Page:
The Working Group should elaborate specifically on the following points:

At its discretion, and with time permitting, the Working Group may discuss, and report upon, additional points, which it deems to be important.



I. Qualifying Criteria

Participants will qualify to receive possible quota allocations within the framework of ICCAT in accordance with the following criteria:

1 Be a Contracting or Cooperating Non-Contracting Party, Entity or Fishing Entity.

2 Have the ability to apply the conservation and management measures of ICCAT, to collect and to provide accurate data for the relevant resources and, taking into account their respective capacities, to conduct scientific research on those resources.

II. Stocks to Which the Criteria would be Applied

3 These criteria should apply to all stocks when allocated by ICCAT.

III. Allocation Criteria

A Criteria Relating to Past/Present Fishing Activity of Qualifying Participants

4 Historical catches of qualifying participants.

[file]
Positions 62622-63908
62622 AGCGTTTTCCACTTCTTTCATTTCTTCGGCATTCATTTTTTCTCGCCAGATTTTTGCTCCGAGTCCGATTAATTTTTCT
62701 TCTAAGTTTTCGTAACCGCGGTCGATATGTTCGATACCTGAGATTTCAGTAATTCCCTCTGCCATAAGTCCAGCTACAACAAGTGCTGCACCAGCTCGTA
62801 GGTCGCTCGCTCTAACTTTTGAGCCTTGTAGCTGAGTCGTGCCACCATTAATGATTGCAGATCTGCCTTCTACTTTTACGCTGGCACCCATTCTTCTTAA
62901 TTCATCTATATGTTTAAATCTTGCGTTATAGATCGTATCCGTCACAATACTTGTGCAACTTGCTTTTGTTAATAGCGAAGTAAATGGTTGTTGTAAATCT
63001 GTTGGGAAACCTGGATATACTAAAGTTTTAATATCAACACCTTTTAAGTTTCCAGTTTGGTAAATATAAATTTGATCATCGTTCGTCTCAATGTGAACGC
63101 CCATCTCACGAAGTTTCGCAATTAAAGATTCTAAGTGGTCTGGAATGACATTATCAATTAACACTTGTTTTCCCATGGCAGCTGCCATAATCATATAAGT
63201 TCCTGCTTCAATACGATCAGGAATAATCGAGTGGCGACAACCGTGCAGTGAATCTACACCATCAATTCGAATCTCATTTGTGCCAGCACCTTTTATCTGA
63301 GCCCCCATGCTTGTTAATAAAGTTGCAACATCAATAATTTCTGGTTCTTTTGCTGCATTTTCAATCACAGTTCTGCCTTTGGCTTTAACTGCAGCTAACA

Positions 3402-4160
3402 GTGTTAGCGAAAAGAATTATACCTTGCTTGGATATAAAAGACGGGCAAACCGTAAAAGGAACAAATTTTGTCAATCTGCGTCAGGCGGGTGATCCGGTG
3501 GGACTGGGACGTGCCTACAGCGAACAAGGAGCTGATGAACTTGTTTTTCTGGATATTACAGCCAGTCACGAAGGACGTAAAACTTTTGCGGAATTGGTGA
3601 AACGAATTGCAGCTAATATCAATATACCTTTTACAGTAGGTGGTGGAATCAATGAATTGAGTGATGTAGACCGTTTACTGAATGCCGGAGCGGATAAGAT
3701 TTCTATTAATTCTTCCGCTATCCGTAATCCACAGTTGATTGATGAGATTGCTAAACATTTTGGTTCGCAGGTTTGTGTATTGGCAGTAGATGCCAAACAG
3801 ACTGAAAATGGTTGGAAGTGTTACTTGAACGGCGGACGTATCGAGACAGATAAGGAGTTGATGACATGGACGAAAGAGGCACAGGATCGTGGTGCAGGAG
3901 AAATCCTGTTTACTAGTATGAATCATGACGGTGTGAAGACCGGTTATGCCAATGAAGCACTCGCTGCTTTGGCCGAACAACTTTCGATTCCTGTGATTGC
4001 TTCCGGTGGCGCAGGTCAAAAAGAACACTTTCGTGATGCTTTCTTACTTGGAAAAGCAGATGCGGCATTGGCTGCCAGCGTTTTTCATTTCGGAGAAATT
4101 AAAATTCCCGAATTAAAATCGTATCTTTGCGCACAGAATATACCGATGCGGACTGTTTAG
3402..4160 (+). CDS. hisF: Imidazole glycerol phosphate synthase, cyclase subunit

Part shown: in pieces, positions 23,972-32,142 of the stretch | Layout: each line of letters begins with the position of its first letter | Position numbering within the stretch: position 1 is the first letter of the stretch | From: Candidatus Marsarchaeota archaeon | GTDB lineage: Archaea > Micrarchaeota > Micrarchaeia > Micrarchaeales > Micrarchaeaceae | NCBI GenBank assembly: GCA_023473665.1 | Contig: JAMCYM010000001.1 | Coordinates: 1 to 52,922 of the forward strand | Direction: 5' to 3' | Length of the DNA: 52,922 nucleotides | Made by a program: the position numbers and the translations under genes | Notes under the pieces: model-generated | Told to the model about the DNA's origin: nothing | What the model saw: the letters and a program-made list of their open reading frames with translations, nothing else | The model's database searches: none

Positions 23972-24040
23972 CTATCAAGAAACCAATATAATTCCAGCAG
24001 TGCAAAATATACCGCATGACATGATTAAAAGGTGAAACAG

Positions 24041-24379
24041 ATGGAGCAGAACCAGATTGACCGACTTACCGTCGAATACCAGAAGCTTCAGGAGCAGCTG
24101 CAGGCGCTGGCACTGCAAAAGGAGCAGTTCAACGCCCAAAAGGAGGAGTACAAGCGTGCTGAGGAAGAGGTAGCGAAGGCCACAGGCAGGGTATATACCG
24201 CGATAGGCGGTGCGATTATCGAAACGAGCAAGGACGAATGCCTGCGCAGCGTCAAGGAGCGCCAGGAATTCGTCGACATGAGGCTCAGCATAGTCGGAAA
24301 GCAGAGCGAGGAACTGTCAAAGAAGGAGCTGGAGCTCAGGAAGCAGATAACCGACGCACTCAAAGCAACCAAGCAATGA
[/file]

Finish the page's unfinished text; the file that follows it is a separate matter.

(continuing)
5 The interests, fishing patterns and fishing practices of qualifying participants.

B Criteria Relating the Status of the Stock(s) to be Allocated and the Fisheries

6 Status of the stock(s) to be allocated in relation to maximum sustainable yield, or in the absence of maximum sustainable yield an agreed biological reference point, and the existing level of fishing effort in the fishery taking into account the contributions to conservation made by qualifying participants necessary to conserve, manage, restore or rebuild fish stocks in accordance with the objective of the Convention.